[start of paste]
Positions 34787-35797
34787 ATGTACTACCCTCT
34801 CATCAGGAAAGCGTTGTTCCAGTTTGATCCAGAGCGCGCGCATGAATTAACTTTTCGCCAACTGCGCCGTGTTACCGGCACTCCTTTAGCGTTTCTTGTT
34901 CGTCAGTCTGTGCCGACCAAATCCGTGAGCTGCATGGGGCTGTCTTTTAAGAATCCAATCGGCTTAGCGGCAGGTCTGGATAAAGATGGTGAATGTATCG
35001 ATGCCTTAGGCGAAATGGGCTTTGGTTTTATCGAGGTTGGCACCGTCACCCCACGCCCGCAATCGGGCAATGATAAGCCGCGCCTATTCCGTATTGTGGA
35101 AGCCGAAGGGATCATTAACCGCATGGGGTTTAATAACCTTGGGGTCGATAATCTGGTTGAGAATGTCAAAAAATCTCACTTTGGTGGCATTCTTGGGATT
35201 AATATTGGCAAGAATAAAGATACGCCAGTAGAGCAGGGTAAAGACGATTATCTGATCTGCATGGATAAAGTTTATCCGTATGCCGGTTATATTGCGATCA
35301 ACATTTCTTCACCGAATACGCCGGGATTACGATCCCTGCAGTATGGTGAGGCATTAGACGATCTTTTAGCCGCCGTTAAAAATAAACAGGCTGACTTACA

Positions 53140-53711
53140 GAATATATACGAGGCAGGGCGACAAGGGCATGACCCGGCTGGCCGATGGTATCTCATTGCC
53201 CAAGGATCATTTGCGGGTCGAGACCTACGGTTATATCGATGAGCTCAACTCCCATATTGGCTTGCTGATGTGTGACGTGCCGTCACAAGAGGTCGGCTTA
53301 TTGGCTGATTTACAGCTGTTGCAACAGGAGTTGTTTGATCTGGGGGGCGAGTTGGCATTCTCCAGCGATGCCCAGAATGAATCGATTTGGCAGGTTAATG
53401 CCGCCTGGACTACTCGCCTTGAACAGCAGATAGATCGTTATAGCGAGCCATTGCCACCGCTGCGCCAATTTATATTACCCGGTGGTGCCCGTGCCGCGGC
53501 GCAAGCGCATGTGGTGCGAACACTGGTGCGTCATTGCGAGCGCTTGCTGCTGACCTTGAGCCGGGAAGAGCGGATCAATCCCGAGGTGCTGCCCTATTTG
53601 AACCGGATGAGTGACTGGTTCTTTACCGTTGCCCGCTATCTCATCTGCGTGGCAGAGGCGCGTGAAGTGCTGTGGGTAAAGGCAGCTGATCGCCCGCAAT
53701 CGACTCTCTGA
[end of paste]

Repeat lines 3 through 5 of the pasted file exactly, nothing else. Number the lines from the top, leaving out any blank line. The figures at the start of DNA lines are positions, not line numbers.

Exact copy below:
34801 CATCAGGAAAGCGTTGTTCCAGTTTGATCCAGAGCGCGCGCATGAATTAACTTTTCGCCAACTGCGCCGTGTTACCGGCACTCCTTTAGCGTTTCTTGTT
34901 CGTCAGTCTGTGCCGACCAAATCCGTGAGCTGCATGGGGCTGTCTTTTAAGAATCCAATCGGCTTAGCGGCAGGTCTGGATAAAGATGGTGAATGTATCG
35001 ATGCCTTAGGCGAAATGGGCTTTGGTTTTATCGAGGTTGGCACCGTCACCCCACGCCCGCAATCGGGCAATGATAAGCCGCGCCTATTCCGTATTGTGGA